Marker on stained paper table-cover
remembering the Semana Cultural de Foios, 1991
One evening, as I sat in Tinto y Oro quietly browsing through a volume of Cossio, José Maria Aragón invited me to accompany him to Foios for the town’s annual taurine gala. According to its tourist information, Foios is ‘a typically agricultural Valencian municipality, whose gastronomy is rich in variety and quality of rice dishes’, so the invitation was gladly accepted. Foios is also the ancestral home of the Ruiz Soro family whose main members are maestro Vicente and his brothers, matador Antonio and Jaime a picador who acted in the cuadrillas of his brothers as well as those of maestros Luis Francisco Esplá, Vicente Barrera and Abellán.
I had been to Foios some years before, on the eve of Antonio’s alternativa. My hosts had warmly called the event ‘an armpit dinner’ because of the delicious, home made bocadillos wrapped in aluminium foil. But I also remembered the large decorated venue and that beside the famous silver sandwiches, there were long tables with wine bottles, water jugs and plates with Spanish omelette, olives, and a fine selection of queso manchego and Serrano ham. It was a splendid party.
Tonight was all about Emilio Muñoz who had been awarded the trophies for last year’s feria by the local peñas ‘Los Hermanos Soro’ and the ‘Peña Feminina’. Emilio was treated like royalty and as poems in honor of his fine performance were recited, he accepted his rewards with a smile. Even though he had been left out of this year’s Valencian corridas, the honored matador had come up from Sevilla especially for this celebration and afterwards graciously complied with anyone who wanted a photograph taken with him or asked him for his autograph.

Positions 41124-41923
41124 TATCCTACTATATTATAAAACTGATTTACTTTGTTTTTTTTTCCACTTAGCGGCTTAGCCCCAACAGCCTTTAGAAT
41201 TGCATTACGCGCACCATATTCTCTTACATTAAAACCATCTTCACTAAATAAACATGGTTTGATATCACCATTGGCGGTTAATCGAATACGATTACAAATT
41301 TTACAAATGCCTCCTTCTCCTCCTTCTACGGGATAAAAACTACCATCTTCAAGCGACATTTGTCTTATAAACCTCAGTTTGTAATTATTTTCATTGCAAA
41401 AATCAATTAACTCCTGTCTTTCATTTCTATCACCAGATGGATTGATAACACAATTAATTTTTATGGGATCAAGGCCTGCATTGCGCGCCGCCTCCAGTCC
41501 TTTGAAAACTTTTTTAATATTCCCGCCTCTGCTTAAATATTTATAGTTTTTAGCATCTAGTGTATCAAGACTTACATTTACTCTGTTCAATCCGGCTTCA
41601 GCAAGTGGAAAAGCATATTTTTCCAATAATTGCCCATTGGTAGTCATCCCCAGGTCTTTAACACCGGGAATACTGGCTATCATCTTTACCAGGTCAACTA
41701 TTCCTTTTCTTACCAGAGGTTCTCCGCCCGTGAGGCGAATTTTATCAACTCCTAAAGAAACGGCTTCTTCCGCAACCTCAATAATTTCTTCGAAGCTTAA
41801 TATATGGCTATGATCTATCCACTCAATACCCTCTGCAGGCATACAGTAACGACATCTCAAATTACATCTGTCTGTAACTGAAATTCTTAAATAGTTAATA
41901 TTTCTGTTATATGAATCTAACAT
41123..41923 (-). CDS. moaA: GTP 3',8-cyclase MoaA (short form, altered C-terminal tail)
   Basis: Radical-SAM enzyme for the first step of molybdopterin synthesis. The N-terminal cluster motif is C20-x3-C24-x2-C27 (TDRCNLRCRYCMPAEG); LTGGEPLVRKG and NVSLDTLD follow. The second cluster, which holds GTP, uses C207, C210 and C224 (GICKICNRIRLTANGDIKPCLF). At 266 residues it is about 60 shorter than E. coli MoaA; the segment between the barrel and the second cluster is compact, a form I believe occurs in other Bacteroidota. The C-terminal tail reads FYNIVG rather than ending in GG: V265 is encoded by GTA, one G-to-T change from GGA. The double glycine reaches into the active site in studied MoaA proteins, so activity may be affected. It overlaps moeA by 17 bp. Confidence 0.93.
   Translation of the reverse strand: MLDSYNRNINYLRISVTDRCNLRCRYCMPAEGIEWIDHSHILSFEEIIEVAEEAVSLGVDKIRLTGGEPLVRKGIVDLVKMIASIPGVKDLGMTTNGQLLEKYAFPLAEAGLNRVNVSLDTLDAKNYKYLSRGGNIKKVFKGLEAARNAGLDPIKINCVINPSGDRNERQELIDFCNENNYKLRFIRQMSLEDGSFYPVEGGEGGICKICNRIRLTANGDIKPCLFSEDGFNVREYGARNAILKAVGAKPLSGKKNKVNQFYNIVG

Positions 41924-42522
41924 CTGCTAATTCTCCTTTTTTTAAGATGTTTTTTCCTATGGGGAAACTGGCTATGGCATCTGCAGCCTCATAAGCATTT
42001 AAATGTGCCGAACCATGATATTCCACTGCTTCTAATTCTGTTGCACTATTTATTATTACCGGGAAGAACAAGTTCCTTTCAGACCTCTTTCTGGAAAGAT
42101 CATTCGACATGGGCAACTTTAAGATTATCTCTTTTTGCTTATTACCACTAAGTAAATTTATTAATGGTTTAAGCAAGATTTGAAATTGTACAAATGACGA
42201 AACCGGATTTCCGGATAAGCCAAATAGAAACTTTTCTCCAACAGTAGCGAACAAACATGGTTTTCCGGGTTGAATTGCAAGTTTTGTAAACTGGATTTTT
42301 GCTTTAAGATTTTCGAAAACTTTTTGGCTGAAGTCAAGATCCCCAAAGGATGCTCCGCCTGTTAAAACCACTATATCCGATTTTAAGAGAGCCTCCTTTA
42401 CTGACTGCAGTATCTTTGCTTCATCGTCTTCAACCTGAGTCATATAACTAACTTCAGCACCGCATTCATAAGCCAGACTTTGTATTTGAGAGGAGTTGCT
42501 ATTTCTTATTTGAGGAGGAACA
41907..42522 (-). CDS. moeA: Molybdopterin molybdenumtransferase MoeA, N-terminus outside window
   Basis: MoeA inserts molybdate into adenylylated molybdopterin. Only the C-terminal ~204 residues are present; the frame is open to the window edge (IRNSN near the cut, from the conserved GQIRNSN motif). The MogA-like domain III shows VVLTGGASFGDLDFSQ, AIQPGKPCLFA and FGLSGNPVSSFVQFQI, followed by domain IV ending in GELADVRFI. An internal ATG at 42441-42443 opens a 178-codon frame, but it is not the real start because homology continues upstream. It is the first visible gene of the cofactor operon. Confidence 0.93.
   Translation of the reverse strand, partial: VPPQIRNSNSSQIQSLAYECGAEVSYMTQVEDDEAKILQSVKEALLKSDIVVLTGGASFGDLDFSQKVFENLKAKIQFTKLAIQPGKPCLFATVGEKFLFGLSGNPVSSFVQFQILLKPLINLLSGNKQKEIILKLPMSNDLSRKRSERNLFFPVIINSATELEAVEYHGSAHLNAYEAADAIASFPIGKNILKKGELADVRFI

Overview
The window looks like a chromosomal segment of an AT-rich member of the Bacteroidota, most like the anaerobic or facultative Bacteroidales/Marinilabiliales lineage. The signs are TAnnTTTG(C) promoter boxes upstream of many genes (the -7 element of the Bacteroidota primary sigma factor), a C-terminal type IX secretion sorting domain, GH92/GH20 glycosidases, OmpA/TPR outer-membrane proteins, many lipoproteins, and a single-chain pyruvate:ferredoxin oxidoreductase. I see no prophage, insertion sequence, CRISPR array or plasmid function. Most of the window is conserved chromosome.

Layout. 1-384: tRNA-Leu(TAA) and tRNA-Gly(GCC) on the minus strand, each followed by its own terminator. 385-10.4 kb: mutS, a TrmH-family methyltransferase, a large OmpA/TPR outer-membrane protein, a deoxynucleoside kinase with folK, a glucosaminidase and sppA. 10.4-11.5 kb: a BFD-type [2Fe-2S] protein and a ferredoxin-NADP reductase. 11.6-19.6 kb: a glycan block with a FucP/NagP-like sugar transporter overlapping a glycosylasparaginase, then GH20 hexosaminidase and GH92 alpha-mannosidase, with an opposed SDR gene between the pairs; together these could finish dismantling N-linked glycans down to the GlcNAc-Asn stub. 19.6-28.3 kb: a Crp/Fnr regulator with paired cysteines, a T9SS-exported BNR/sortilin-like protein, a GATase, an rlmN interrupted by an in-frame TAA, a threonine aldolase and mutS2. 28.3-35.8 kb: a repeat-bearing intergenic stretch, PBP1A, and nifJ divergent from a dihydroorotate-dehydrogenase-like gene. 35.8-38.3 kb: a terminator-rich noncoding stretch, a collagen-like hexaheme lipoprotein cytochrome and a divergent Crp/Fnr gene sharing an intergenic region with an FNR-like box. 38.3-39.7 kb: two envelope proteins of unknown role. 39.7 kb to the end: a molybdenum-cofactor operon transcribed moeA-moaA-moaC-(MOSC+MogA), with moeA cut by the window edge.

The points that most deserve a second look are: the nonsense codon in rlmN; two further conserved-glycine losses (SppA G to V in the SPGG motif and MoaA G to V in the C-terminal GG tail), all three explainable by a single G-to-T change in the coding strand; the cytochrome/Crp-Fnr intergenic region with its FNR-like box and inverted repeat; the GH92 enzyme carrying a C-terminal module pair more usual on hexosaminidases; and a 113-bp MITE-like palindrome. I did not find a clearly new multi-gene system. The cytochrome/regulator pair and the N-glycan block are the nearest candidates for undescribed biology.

Across from me sat Vicente Luna an artist most celebrated for the creation of many of Valencia’s remarkable ‘Fallas’. I noticed that amid the chorus of praise for Emilio, Vicente almost absent mindedly, started to sketch a torero and bull on the white paper table-cover. I saw the bull go for the right hand and the matador cleverly averting the charge by raising the muleta. The animal dangerously jumped up as it passed him.
The banquet continued. It was getting late and the artist had gone home. A coffee cup left a stain on the bull’s neck muscle. Seeing the drawing deserted and in danger I quickly tore it out and walked over to Emilio. “With pleasure”, he said when I asked him to sign my trophy.
Crónica de :Pieter Hildering